Sense and Nonsense: The Divine Brevity

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In his treatise on the Lord’s Prayer, the African bishop St. Cyprian asks, “Why does the fact that God has taught us such a prayer as this astonish us?” Cyprian figures that Christ did not want “His disciples to be burdened by memorizing His teaching.” With this famous prayer, He stated the basics, something that could be learned easily by anyone, however busy or simple. What is it that we need to know? To answer this question, Cyprian cites John: “And eternal life is this: to know you, the only true God, and Jesus Christ whom you sent.” Emphasizing the conciseness of what is taught in the Lord’s Prayer, Cyprian adds: “[Christ] summarized His teaching on the mystery of eternal life and its meaning with an admirable, divine brevity.”

Needless to say, I quite like that terse phrase, the “divine brevity.” Scripture, of course, is full of such pithy words that go right to the heart of things. “You shall know the truth and the truth shall make you free.” “My Lord and My God.” “Follow Me.” “Holy, Holy, Holy.” What are the creeds, after all, but the effort of the Church to condense and to state as precisely and as carefully as possible what it is that we need to hold? We are given minds to know the truth of things—including, or especially, divine things—but of these latter, we first need to be taught. What divine things are, we do not make up ourselves out of our own heads.

We do not always have time for a full explanation of everything. Even worse, we like to think that we do not have to consider ultimate things. This justifies our intellectual laziness or covers over our skepticism or our sins. Nonetheless, a healthy instinct looks for the briefest statement of all that is. What is striking about the human intellect, that power by which we know all things, is its ability to get to the essence of things while not ignoring the incredible particularity in which what exists is found before us.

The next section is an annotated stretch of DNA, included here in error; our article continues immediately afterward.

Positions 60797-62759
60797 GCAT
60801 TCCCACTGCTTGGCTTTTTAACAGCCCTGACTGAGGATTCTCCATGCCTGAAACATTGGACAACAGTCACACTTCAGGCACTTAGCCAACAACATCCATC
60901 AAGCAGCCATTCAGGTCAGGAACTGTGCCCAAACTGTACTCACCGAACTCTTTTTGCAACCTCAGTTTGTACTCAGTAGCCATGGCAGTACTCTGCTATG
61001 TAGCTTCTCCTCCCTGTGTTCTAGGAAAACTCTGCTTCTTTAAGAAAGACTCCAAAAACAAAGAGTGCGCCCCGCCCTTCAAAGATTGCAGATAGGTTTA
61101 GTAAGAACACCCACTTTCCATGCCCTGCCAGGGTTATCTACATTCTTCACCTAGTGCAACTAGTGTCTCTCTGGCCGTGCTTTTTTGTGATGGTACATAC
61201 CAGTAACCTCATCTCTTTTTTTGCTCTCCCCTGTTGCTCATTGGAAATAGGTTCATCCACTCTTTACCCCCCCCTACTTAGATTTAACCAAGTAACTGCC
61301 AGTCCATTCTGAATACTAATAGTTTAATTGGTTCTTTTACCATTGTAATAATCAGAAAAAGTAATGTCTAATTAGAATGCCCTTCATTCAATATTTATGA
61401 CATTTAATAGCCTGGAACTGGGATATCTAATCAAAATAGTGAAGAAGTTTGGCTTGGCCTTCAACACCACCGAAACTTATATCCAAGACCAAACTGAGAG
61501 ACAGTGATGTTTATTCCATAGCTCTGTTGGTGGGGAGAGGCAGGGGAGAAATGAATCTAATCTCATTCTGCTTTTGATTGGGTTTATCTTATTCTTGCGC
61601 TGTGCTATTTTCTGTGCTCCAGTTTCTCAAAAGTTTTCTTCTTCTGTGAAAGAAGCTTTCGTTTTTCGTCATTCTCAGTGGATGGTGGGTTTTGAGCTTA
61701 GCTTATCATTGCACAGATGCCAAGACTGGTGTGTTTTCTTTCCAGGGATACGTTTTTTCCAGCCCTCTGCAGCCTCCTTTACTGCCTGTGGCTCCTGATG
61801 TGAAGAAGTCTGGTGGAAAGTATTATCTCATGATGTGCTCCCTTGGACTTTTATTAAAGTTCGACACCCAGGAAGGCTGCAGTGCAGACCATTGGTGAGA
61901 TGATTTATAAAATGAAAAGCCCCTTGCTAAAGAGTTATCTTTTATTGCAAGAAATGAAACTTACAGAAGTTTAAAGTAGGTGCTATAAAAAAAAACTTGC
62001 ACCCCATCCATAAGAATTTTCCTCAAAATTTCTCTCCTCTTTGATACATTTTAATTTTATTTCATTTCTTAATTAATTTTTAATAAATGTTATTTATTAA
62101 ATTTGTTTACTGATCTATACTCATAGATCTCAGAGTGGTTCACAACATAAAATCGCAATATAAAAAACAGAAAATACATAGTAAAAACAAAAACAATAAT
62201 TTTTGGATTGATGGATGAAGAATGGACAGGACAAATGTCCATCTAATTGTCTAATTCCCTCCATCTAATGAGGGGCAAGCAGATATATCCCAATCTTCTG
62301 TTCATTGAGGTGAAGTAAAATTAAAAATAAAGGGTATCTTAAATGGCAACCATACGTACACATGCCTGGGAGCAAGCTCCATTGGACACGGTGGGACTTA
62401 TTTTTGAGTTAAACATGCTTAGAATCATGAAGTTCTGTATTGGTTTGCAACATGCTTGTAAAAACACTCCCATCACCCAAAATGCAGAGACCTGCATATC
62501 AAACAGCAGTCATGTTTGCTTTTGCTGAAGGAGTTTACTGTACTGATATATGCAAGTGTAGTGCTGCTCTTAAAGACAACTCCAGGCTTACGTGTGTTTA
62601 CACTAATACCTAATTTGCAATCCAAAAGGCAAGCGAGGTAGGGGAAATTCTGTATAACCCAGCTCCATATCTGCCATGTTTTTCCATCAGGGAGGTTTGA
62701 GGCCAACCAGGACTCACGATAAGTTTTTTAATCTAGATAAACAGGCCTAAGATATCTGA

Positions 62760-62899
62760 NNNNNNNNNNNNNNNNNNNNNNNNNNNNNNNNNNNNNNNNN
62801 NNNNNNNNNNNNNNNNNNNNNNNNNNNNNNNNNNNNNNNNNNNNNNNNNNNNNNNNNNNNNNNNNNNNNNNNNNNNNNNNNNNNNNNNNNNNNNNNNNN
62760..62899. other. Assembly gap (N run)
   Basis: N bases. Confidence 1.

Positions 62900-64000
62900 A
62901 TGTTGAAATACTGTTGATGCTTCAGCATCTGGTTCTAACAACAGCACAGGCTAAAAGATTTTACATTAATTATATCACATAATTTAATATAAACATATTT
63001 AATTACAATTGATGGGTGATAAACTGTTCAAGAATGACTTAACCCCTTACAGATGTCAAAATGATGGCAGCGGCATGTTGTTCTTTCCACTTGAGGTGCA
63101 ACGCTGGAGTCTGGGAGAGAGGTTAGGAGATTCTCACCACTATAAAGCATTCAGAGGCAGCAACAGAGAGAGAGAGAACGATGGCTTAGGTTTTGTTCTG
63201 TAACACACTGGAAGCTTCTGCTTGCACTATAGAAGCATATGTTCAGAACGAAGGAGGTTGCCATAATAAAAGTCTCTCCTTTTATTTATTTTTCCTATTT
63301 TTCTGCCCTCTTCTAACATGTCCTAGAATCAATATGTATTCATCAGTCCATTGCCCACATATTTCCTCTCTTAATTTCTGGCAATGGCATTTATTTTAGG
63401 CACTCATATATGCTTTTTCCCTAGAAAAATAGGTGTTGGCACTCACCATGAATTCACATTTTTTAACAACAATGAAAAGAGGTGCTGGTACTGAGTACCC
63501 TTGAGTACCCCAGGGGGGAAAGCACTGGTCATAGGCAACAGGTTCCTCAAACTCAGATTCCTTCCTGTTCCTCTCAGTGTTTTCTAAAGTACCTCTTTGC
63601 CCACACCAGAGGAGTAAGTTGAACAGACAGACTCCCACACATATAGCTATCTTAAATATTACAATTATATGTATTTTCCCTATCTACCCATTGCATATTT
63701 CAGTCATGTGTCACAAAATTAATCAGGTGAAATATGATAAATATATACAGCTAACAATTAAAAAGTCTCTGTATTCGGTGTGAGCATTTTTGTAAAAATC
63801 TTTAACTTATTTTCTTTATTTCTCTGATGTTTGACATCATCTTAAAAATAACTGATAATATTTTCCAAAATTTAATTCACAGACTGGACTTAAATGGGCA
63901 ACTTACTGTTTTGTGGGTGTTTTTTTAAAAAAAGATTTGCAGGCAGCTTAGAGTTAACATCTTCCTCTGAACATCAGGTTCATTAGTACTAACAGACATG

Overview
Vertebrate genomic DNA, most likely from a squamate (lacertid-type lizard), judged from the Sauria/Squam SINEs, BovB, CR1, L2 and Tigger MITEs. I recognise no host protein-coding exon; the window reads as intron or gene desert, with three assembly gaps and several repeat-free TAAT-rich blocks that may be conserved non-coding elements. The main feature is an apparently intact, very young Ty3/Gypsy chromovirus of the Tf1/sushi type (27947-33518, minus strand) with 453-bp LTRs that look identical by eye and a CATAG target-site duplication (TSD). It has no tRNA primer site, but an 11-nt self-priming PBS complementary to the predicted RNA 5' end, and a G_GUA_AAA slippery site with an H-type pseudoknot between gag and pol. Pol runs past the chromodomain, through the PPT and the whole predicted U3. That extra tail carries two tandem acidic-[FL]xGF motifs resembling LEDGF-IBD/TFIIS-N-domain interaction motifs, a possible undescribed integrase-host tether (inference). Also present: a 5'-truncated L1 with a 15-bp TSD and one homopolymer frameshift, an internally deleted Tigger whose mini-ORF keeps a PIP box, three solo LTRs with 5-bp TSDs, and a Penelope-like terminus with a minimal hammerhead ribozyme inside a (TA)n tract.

Now, I am not one of those who use the “divine brevity” to excuse us from considering what I will call the “divine totality.” The divine brevity implies that we have much to do and know just to survive. But concentrated attention on immediate things, this brevity of statement is only needed as a temporary first step. Eventually, we want to know everything in an orderly fashion. All particulars lead us beyond ourselves without denying themselves.


Recently, I read an essay about Graham Greene who, at one point in his life, was wont to contrast “belief” and “faith.” It was as if he wanted to know the divine brevity but not the divine totality. We know the divine brevity precisely that we might be led to the divine totality, the divine abundance—the divine “superabundance,” a word found in Aquinas. Whenever the divine brevity is used in opposition to the divine totality, we are in trouble. To put it succinctly, the Nicene Creed is amazingly brief, while the Summa Theologiae, at 4,006 large pages, is amazingly profuse, total, abundant. The smallest thing surely leads us to the greatest.

The fact is that, in terms of many words, we do not need to know much to be saved. Yet what we need to know, in its most brief statement, implicitly contains everything: to know the Father and Him whom He sent. But it is a very jaundiced view of the Faith to want to pit its marvelous brevity of statement of the Godhead and His mission in this world against the divine completeness to which this same brevity points. The fact is that we are made in time for eternity. Vita breve is itself ordained to vita aeterna.

We are justified by faith from which our deeds should flow. “Eternal life is to know you, the only true God, and Jesus Christ whom you sent.” Such is the divine brevity, in case we have no time for memorizing anything else.

Rev. James V. Schall, S.J.


Rev. James V. Schall, S.J., (1928-2019) taught government at the University of San Francisco and Georgetown University until his retirement in 2012. Besides being a regular Crisis columnist since 1983, Fr. Schall wrote nearly 50 books including The Mind That Is Catholic from Catholic University of America Press; Remembering Belloc from St. Augustine Press; and Reasonable Pleasures from Ignatius Press. His later books include A Line Through the Human Heart: On Sinning and Being Forgiven (2016) and On the Principles of Taxing Beer and Other Brief Philosophical Essays (2017). His last books are Catholicism and Intelligence (Emmaus Road, 2017); The Universe We Think In (CUA Press, 2018); Run That By Me Again (Tan, 2018) and The Reason for the Season (Sophia Institute Press, 2018).